In terms of planning law, the committee was in a difficult position in that whatever the rights and wrongs of the communication of the substantive application, this one is quite minor and there aren't really planning grounds to refuse it. It is always frustrating for residents when application gets bigger in little increments, in that nobody then considers the impact of the whole. The local planning authority has a duty to consider all applications received on the individual merits of the individual application, so it can't even impose a 'no more applications for a while' condition.

I was pleased that the home's manager offered to accept conditions that would require them to deal with a couple of issues which are currently irritating neighbours, including the location of a controversial terrace, some screening and increasing on-site parking. Sadly the council felt unable to include these as conditions, as they fall outside normally accepted conditions, but I hope that the home will make good on these anyway.

So the long and short of it is that permission was granted, but I have asked the home manager to work with me to try to bring some better harmony to relations with the neighbours and I hope to visit the home soon to start that.

 


 

Sanderstead Pond
04/10/2018 13:45:00.......Posted by Yvette Hopley

 
 

Residents will have noticed a new sign at Sanderstead Pond.  Sadly, this has had to be installed to prevent the feeding of the ducks whilst officers try to deal with the rat infestation.  Any excess food is attracting and keeping the rats healthy.  I hope that this is only a temporary measure until the habitation of rats is brought down to normal levels.  In the meantime, please do admire the ducks but don't feed them.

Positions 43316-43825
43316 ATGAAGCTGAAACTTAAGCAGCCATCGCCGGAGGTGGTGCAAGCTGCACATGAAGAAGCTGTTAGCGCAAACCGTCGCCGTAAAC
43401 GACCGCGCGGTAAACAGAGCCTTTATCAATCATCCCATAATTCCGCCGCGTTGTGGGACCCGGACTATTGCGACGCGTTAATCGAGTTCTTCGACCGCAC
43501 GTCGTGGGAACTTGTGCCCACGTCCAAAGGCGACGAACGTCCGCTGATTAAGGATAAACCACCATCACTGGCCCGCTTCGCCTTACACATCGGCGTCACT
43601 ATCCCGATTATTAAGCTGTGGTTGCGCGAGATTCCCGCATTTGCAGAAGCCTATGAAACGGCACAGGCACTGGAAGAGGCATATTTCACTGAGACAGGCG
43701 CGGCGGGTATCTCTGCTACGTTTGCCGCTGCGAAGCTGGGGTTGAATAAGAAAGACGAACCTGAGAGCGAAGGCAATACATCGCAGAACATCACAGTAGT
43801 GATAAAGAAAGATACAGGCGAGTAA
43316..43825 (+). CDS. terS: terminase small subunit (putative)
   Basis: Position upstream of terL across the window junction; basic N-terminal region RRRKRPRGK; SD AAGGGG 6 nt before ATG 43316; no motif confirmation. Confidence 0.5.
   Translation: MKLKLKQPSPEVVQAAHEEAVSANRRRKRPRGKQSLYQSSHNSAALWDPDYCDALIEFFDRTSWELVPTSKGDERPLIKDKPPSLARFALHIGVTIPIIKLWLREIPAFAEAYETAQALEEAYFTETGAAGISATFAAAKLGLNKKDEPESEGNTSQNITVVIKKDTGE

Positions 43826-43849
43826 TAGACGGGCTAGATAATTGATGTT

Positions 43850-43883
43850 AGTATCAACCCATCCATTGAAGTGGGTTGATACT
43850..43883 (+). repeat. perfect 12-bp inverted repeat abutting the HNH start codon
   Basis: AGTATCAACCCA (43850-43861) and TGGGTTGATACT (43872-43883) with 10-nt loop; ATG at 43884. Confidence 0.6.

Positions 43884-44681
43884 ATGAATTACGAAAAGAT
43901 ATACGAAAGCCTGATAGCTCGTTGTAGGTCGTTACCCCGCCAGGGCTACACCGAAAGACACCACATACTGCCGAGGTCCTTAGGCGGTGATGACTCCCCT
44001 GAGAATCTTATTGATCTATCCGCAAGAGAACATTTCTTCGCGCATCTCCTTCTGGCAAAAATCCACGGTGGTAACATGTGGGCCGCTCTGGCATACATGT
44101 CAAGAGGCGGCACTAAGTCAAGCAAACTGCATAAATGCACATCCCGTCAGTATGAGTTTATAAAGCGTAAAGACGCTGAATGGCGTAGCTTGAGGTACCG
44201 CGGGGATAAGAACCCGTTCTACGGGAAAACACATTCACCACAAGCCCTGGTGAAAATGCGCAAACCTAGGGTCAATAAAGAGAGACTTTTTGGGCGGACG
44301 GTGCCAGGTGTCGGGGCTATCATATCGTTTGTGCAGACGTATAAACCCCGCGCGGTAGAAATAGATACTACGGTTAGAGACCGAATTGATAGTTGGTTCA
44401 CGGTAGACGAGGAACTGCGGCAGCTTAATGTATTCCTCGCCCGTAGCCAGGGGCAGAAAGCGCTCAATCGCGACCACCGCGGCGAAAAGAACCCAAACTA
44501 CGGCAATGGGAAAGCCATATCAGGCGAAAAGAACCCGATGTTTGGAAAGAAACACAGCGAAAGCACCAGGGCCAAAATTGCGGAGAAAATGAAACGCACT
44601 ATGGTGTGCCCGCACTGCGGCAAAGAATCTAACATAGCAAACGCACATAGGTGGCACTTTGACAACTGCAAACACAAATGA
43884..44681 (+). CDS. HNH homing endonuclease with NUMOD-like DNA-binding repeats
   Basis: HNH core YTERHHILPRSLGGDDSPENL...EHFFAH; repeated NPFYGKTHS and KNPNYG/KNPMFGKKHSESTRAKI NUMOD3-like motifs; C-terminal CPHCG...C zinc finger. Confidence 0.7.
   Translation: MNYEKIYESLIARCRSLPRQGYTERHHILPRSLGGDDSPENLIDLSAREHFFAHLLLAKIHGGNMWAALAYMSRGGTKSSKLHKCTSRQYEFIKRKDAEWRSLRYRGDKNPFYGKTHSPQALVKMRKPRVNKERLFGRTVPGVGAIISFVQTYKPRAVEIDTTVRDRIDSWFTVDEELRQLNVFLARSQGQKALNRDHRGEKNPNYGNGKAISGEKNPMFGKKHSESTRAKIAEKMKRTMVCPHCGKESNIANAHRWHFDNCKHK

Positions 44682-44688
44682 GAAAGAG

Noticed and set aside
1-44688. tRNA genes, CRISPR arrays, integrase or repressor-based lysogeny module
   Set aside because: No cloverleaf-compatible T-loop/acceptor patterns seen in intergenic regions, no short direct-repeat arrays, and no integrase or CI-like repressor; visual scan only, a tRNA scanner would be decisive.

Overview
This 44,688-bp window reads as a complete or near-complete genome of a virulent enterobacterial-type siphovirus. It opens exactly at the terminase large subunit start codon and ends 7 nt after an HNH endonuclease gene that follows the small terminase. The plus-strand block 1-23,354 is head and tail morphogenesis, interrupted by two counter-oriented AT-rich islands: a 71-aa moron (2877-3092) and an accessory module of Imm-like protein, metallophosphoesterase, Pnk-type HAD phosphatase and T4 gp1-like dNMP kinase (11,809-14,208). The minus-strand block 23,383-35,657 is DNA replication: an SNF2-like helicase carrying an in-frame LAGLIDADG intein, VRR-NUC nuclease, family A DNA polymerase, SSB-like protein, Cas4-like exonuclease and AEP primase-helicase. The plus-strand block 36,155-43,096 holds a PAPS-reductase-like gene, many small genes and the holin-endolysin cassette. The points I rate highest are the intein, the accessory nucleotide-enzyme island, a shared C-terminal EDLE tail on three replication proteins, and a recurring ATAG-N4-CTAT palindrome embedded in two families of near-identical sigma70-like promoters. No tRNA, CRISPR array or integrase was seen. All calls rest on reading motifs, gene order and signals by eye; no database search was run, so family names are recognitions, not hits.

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 Older Blog Posts
26/09/2018
Fly tipping on Copthorne Rise
14/09/2018
Fly Tip Bins with Asbestos
05/09/2018
Recycling Boxes
03/09/2018
How to handle the bin change over
31/08/2018
Waste Services - Change of System
17/07/2018
Update on wheelie bin rollout
17/07/2018
Road works in Hamsey Green
12/07/2018
Sanderstead Residents Association - Waitrose - 4 August - 10am
12/07/2018
New Bin Delivery
11/07/2018
A New Bus Seat at Sanderstead Recreation Ground Bus Stop
03/07/2018
New Crossing - Addington Road
28/06/2018
Possible New Gym in Hamsey Green
26/06/2018
Refuse Recycling and Green Waste Collections
25/06/2018
Sanderstead Pond - Notice in SRA Noticeboard
21/06/2018
Hamsey Green Pond - Early Morning Meeting
21/06/2018
Heathhurst Road/Mayfield Road Footpath
20/06/2018
Hear Me Speak - Sanderstead Residents' Association
20/06/2018
20mph Road Markings - Purley Downs Road
19/06/2018
Sanderstead Safer Neighbourhood Team - Change of Email
18/06/2018
Grass Cutting and Green Space Management
18/06/2018
Sanderstead Pond - Rat Infestation
16/06/2018
Kings Wood - Friends Signs
15/06/2018
Eid - Sanderstead Recreation Ground
14/06/2018
Sanderstead Care Centre - Previously Wells Place
12/06/2018
Addington Road - Proposed Crossing
12/06/2018
Footpath 145 Between Heathhurst Road and Mayfield Road
24/05/2018
McCarthy & Stone - Limpsfield Road
24/05/2018
Green Waste - Missed Collections
16/05/2018
Sanderstead Memorial Hall - Appeal for Committee Members
16/05/2018
Roadworks at the bottom of Sanderstead Hill - delays possible